I’m choosing to critique the radical left’s chosen form of antisemitism not because it is morally equatable with the alt-right, but because it is harder to discern. Academia is normalizing anti-Jewish sentiment once again; backed by professors, these institutions have made it sexy, progressive, and legitimate to target Jews and Israel.

From California to Charlottesville, Jewish paranoia prevails. I am relieved to be leaving Virginia, but it would be ignorant to assume that the West Coast and the political left will offer me and other Jewish students political asylum. Thus, it is up to us to stand up to physical and ideological violence, no matter what party it originates from.

Continue reading at:  https://www.algemeiner.com/2019/07/26/the-far-right-is-antisemitic-and-so-is-the-radical-left/

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Friday Night Fun and Culture: Ace of Cups

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Another Summer of Love

I lived the “Summer of Love”.  Saw it play out in the East Village and on MacDougal Street, at the demonstration outside the Pentagon and the Haight Ashbury and Berkeley.  Hippie men were the heroes, hippie women for the most part were the supporting cast.  The feminist movement was mid-term just waiting to be born.

Women musicians, poets, artists, photographers etc were considered cute but never as good as men who could produce crap and have everyone praise it because after all they had dicks.

I think it is great that the women who played music, wrote and were artists are finally getting attention.  Too little and fifty years too late but still nice.

From The Tablet:  https://www.tabletmag.com/jewish-life-and-religion/286743/another-summer-of-love

A half-century after its founding, the pioneering all-women rock band Ace of Cups is back—with a Jewish grandma leading the way

By Andrea Cooper
July 5, 2019

Denise Kaufman can’t help smiling as she belts out her lyrics on stage. “There’s a whole lotta people tryin’ to mess with your mind,” she sings, in “Feel Good.” “When you were just a little child they filled you in with every sin they could find/Tellin’ you it’s wrong to want my good lovin’/One way for you to know for sure/Does it feel good baby? How does it feel?”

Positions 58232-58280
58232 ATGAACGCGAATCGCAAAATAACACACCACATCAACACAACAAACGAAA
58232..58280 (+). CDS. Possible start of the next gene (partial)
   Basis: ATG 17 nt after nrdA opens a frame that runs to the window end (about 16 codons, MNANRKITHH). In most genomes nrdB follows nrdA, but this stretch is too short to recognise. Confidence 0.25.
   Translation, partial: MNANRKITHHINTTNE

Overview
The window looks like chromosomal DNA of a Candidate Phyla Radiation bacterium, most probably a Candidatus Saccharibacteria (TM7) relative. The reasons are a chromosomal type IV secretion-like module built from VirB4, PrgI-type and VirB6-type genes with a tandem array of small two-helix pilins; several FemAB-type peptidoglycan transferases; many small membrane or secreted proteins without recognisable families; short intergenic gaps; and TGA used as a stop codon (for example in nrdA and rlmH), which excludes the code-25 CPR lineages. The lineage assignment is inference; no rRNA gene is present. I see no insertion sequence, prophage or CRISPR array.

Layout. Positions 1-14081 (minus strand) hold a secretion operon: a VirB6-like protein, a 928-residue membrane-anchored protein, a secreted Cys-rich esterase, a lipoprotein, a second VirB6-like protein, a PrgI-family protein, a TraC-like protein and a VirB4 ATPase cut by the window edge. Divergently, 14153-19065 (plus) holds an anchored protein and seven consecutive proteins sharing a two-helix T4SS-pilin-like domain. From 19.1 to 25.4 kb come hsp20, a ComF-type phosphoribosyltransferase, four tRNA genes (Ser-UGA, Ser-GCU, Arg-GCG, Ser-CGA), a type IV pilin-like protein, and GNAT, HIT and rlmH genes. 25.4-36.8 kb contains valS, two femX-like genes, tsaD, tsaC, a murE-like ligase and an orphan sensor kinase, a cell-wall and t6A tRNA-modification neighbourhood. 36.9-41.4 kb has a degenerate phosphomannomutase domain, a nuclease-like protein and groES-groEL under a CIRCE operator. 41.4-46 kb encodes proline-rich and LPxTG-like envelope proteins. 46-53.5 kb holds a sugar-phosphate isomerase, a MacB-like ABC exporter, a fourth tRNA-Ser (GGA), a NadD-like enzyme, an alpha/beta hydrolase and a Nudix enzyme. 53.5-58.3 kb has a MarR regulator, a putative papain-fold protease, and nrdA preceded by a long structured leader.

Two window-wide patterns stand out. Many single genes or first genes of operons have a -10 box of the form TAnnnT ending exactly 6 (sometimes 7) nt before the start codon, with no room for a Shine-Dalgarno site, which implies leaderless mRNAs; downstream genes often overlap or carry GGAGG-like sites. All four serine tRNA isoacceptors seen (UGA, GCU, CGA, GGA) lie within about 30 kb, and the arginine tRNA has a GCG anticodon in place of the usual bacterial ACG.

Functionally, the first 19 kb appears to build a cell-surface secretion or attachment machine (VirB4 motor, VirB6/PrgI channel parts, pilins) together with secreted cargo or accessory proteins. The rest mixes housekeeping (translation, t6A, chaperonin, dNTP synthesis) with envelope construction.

She nods in time as bass licks propel the song forward. As she bobs her head, her long, curly, gray hair moves around her face. Kaufman is 72 years old, on tour with her septuagenarian band mates. In November 2018, they released their self-titled, long-overdue first album, and they already have plans for a second. Kaufman is a joyful singer, an unstoppable rocker, a Jewish grandma.

The band is Ace of Cups, which Kaufman helped found in 1967, during the “Summer of Love” in San Francisco. Deeply in the countercultural mix, Ace of Cups opened for Jimi Hendrix at Golden Gate Park and shared stages with the Grateful Dead and Jefferson Airplane. But they had disbanded by 1972: No studio would offer a recording contract to an all-female group, and music gave way to the need to earn a living.

But Kaufman and Mary Simpson Mercy (vocals, electric and acoustic guitar), Mary Gannon Alfiler (vocals, ukulele, bass, percussion), and Diane Vitalich (vocals, drums) never stopped playing, though, all of them gigging over the years with other bands. Now, more than 50 years on, Ace of Cups has reunited, with their double album featuring such guest artists as Taj Mahal, Peter Coyote, and Buffy Sainte-Marie.

“What a debut it is,” Morgan Enos wrote in Billboard, “brimming over not only with great songs, but a formidable guest list … It’s the sound of four maximum-eclectic musical lifers, unfettered by old frustrations in the biz and purely ready to jam.” The band is touring, too, through Aug. 17, when they conclude with a benefit in San Francisco with headliner Jason Mraz. Next year, the band is slated to release another double album, three-fourths of which is already recorded.

It’s been a heady time for Kaufman, a guitar, bass, and harmonica player whose Judaism has “always been central” to her. Her father’s father founded a small synagogue in Boston. Her mother, Golda, born to a Jewish family in London, sailed to the U.S. to visit but ended up staying because England had entered WWII during her voyage, and London was being bombed. In her new country, Golda, a trained soprano, fell in love with Hank, a graduate of Harvard. They settled in San Francisco, where they enthusiastically supported their young daughter’s musical education. There were piano lessons and Pete Seeger concerts and years of Denise’s performances in a teen light-opera company. Golda and Hank were also social activists in Jewish and civic causes.

Kaufman drew upon that foundation of activism when she was arrested as a freshman at Berkeley as part of the Free Speech Movement. She spent the next year crossing the U.S. on the bus with the Merry Pranksters, a group of friends led by author Ken Kesey (One Flew Over the Cuckoo’s Nest) who some credit with launching the psychedelic era. The Pranksters would stop in a community, rent space, and create light shows and music events. “The Grateful Dead would play—that was our band,” Kaufman remembered. On hand were vats of “electric Kool-Aid and not-electric Kool-Aid,” the former seasoned with LSD. In Tom Wolfe’s book about that journey, The Electric Kool-Aid Acid Test, Kaufman is “Mary Microgram.”